During all the months building up to my wedding, one question that constantly hit my face like the ice cold winds of chilly winter mornings was ‘how’s the wedding diet going?’ No ‘are you going on a wedding diet?’ – but a plain, simple ‘how’s the wedding diet going?’ As if being the way I am – a fat bride-to-be – it is a given that I be denied a choice. No, I don’t blame the pretty faces decorated with warm smiles who blast mine with the cold assumption. It is not their fault.
You see, when you look like the before-picture for a weight loss ad, it isn’t just unlikely but well nigh inconceivable that you may have a boyfriend, much less one who couldn’t wait to go down on one knee, pop the big question, and slide a sparkly rock on your finger if you said yes. And people assume that you must have been itching to say ‘yes,’ given that you are one of the lucky few, who, despite being the superstar of male nightmares, managed to secure a soon-to-be-husband! Story of a fat female’s life. And if it wasn’t obvious enough, she is denied an agency out-and-out.
Image source: Pinterest
And after that begin the ‘expectations’ of the big day – it is, after all, the most special day of your life, so you ought to look ‘perfect’ (read: thin, trophy wife-esque) so that your memories of the day aren’t clouded by what you’d call big-fat-bum pictures! As such, it is but commonplace that people assume you must be going for a size four dress even when you are a clear eight and work hard to get to four! Phew! A person like me would say, if only grapefruit and crackers tasted as good as roast beef!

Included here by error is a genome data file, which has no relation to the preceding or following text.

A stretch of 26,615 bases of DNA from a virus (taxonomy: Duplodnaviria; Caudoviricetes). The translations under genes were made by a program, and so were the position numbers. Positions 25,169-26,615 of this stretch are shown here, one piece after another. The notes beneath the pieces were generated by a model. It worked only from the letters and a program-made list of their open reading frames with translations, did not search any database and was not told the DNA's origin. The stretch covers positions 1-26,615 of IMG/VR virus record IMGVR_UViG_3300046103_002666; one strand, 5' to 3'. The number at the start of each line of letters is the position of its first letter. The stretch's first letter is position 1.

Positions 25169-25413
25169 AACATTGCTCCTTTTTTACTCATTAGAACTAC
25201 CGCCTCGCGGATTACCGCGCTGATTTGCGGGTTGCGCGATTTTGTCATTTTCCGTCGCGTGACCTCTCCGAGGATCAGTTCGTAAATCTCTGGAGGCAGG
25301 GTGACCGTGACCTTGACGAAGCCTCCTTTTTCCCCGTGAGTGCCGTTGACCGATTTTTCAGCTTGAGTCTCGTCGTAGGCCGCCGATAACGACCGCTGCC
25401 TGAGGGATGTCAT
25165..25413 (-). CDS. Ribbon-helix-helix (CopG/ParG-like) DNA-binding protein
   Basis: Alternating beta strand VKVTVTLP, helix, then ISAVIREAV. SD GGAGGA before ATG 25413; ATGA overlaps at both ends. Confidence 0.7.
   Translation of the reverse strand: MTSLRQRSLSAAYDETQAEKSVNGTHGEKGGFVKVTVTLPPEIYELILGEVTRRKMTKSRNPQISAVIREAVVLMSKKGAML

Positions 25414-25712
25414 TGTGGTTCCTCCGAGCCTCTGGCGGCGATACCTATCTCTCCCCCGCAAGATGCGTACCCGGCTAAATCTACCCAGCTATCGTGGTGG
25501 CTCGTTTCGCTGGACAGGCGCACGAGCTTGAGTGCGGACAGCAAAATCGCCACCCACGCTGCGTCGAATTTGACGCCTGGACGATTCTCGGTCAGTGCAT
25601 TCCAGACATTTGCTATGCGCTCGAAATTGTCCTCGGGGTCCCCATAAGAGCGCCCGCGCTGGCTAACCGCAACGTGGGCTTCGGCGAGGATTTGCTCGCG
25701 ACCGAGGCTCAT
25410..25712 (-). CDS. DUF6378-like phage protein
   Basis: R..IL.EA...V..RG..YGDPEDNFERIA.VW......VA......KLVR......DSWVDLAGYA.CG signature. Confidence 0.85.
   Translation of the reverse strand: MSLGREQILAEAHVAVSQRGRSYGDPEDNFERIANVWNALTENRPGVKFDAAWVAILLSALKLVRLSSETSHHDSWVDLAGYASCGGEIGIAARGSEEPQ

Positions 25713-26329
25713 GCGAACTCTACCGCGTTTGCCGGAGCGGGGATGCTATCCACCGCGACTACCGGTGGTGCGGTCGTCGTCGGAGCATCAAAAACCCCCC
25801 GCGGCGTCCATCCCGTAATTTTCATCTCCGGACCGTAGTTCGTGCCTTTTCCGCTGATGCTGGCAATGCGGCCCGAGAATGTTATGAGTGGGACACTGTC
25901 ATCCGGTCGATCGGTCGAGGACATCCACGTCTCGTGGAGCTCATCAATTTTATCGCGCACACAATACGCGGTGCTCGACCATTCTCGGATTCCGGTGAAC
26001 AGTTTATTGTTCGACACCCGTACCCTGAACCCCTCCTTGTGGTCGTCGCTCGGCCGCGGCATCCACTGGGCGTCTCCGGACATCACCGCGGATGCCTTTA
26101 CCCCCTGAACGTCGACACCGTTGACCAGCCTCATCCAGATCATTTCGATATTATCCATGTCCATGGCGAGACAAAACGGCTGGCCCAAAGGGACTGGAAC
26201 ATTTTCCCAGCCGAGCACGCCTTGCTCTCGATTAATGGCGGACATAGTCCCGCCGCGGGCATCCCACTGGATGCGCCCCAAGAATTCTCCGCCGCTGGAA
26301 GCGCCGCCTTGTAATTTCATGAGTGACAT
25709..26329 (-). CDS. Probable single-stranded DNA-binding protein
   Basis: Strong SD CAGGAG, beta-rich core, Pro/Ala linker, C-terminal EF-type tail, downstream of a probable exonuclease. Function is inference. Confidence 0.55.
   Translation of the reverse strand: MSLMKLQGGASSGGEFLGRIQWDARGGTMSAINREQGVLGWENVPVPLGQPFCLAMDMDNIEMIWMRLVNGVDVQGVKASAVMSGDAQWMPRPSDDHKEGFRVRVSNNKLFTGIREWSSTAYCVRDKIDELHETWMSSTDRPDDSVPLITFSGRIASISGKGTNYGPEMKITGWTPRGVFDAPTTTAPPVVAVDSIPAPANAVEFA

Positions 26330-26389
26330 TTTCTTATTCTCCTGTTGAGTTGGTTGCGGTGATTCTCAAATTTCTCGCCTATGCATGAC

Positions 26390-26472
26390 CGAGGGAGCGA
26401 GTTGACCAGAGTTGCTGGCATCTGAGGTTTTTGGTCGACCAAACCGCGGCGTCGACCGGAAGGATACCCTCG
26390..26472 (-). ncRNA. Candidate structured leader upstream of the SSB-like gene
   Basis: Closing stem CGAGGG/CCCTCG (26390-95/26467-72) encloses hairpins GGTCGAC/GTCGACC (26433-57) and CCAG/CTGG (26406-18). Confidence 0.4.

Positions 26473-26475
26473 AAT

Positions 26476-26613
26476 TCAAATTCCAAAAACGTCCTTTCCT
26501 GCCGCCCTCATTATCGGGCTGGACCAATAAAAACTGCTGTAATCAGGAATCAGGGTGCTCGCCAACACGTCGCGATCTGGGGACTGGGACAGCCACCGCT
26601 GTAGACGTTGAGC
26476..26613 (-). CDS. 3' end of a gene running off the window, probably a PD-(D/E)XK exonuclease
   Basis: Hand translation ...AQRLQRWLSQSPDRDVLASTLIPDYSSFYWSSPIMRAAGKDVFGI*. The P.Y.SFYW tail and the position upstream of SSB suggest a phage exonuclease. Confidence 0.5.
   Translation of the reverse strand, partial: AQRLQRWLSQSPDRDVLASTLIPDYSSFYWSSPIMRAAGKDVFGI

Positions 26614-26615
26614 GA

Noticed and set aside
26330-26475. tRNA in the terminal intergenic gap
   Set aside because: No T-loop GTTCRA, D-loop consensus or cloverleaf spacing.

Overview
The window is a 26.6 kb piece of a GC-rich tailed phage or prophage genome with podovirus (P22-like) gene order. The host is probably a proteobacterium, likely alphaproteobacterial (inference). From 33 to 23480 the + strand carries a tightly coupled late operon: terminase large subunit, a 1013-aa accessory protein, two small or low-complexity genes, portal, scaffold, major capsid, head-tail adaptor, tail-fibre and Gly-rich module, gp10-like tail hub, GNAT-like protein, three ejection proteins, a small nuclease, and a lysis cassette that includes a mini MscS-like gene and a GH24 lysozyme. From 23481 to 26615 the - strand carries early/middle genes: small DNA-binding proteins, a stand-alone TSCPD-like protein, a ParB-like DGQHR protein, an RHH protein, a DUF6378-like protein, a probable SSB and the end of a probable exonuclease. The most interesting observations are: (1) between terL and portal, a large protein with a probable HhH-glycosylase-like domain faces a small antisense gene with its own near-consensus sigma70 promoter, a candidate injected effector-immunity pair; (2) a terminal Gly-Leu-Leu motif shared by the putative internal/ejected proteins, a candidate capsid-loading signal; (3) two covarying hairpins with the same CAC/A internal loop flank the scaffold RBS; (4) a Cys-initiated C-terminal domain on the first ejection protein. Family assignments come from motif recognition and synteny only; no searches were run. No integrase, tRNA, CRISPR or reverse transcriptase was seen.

Suggested read: Why #ProjectWomanKIND is the Youtube web series you must watch
And that I did say! You see it was no feminist streak that made me go against the idea of a pre-wedding diet. I was, by self-admission, a feminist bride-to-be, topped with the label ‘fat,’ and lo, nobody needed any icing on the wedding cake! But my choice of skipping the wedding diet had nothing to do with the sash of a ‘feminist killjoy shrew’ that I usually sport as my personal beauty contest victory token. It had to do with feelings that I had, for a long time, failed to express – not because I was afraid but because I didn’t find it within me to voice them or write them, for better reason until now.
Weddings are extremist, in that they display brides as showstoppers – glamorous, beautiful, sexy, delicate – everything that constitutes the ‘perfect’ in a world caught at the crossroads of traditional gender expectations, body image assumptions, beauty ideals, and the male fantasy. And in a way, the world does everything possible within its means to ‘enable’ a woman to ‘become’ the star who steals the show, coming off the wedding runway as a runaway success! But is changing the essence of a woman ‘beautiful?’ Is making a woman feel ‘not good enough’ to be who she is on her wedding day right? Is morphing a woman from who she is used to being into someone she doesn’t recognize when she looks into the mirror, right?
Image source: Pinterest
Not in my eyes. You see, all my childhood, I lived with the ‘fat feeling.’ Any attempt by society to trim me into an acceptable size resulted in scathing wounds of shame and were subsequently drowned by sobs spent in the embrace of chocolate. As I grew up, I began to see those attempts to make me ‘fit’ into smaller clothes in the larger context of actually making me ‘fit’ into what their ‘beautiful mold’ was. And I CHOSE not to fit.